ISLA Funds Twelve Projects Examining “Technology and the Common Good” through 2023-24 Annual Research Theme Grant Program

Author: Josh Tychonievich

Isla Research Theme Tech Common Good — photo by ThisisEngineering RAEng on Unsplash

Last spring, the Institute for Scholarship in the Liberal Arts announced “Technology and the Common Good” as its annual research theme for AY 2023-2024. Taking to heart the notion that technology is a subject of inquiry not only for science and engineering but also the liberal arts, ISLA invited proposals for research projects that evaluated the impact and ethics of technology in the past, present and future.

Scholars in the College of Arts and Letters responded by proposing a wide range of projects that examined the social, cultural, and political dimensions of technological innovation, as well as methods for harnessing technology to advance the common good. In total, ISLA awarded twelve grants to faculty and graduate students in ten different departments and programs across the arts, humanities, and social sciences.

With ISLA support, some scholars will look to the past to examine the societal impact of technology. History graduate student Joshua Tonkel’s project will study Tuskegee University’s efforts to make agricultural knowledge and technology useful for southern Black farmers in the twentieth century. Focused on the relationship between technology and society, Ranjodh Singh Dhaliwal, a faculty member in English, will use an Annual Research Theme grant to complete a project that studies pre-Capitalist Eurasian technologies to better understand “what kind of worlds can create, sustain, and maintain what kind of technologies.”

Other theme grant recipients will undertake projects about the politics of technology in the present-day. Comparing contemporary India and China, political science graduate student Peitong Jing will examine the role of digital media in building official nationalism. Ali Altiok, a graduate student in political science and peace studies, will analyze the effects of digital technologies on youth political participation and trust in Kenya. Julie Hawke, graduate student in sociology and peace studies, will use social media data to map online networks of exiled Afghan politicians and activists, while Matthew Coetzee, a sociology graduate student, will study the role of technology in mitigating political violence amid state failure in South Africa. From the perspective of the history and philosophy of science, graduate student Lizao Wang will conduct an ethnographic study of Chinese hackers to shed light on contemporary issues of cybersecurity and national identity.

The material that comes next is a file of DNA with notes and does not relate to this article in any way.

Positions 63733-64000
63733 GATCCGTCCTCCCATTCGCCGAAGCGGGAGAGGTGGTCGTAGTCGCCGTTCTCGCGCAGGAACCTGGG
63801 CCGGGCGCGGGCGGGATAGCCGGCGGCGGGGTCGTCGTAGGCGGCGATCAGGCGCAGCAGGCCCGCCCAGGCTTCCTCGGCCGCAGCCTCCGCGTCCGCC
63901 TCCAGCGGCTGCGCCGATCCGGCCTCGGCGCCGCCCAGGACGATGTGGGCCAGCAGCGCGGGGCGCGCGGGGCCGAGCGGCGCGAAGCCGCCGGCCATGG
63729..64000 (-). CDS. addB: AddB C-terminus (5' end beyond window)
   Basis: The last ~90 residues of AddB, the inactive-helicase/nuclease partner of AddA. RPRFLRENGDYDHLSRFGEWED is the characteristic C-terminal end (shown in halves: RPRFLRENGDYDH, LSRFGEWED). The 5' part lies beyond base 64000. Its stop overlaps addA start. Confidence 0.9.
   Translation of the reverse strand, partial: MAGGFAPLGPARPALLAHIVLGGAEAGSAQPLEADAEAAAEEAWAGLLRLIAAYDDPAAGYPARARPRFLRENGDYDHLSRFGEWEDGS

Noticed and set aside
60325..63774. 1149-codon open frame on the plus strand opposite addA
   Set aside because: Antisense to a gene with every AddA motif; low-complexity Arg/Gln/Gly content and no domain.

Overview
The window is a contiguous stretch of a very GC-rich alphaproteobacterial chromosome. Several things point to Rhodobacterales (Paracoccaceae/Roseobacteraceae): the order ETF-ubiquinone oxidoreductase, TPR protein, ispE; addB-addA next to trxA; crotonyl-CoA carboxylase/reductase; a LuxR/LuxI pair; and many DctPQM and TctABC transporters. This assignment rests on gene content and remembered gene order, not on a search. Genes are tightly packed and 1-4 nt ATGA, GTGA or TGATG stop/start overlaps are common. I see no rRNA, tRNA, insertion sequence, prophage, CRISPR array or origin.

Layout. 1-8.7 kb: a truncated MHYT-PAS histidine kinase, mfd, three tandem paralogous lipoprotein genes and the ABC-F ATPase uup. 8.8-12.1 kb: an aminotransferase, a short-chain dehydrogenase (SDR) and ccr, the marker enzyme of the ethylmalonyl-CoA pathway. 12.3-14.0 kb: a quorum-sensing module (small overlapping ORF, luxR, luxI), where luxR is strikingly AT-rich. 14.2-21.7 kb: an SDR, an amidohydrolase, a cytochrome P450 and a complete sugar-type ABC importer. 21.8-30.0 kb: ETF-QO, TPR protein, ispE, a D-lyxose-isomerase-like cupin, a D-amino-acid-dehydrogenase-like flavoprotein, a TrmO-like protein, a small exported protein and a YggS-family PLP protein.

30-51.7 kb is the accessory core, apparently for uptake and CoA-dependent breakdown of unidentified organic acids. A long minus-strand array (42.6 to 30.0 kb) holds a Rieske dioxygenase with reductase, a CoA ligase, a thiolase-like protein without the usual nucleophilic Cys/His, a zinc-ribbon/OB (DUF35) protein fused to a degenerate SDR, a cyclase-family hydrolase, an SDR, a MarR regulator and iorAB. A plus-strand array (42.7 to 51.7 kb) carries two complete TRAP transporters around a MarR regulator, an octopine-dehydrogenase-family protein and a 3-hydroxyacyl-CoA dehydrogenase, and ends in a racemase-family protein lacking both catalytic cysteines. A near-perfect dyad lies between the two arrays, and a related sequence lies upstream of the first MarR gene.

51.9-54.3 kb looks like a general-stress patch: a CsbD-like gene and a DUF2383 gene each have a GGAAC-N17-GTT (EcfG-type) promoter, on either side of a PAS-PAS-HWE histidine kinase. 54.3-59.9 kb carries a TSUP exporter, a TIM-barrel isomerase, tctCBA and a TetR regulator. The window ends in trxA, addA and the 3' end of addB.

Some grant recipients will test the potential of technologies to promote health, sustainability, and human connection. For example, anthropology faculty member Luis Felipe Rosado Murillo will use ISLA support to organize a community workshop “for skill-sharing around digital technologies for community-driven environmental monitoring” in Campinas, Brazil. Design faculty member Jason Carley will design and assemble prototype machines to make sustainable building materials that can “displace the plastics and monoculture lumber in engineered timber.” Using emotion recognition software, psychology graduate student Austin Wyman will develop a new approach to measuring emotion regulation, a key facet of mental health. Kimberly Belcher, a faculty member in the department of theology, will make St. John’s Abbey and the George Floyd Global Memorial accessible to a wider audience using virtual reality with spatial audio to “stimulate a new emotional and praxical foundation for racial political activism and new meaning and purpose for Christian prayer.” Art graduate student Nicholas Swift will use biometric sensing and generative visualization technology to visualize heartbeat and brainwave information in real-time as consenting participants view a musical performance. The goal of these visualizations is to demonstrate the presence of mindfulness and synchrony, or “feelings of kinship that lead to empathy and other prosocial behavior among various scales of human communities.”

Taken together, these twelve projects offer a rich picture of the various ways that technologies shape humanity. They also demonstrate the innovative work undertaken by Arts and Letters faculty and ISLA’s continued role as a catalyst for impactful research.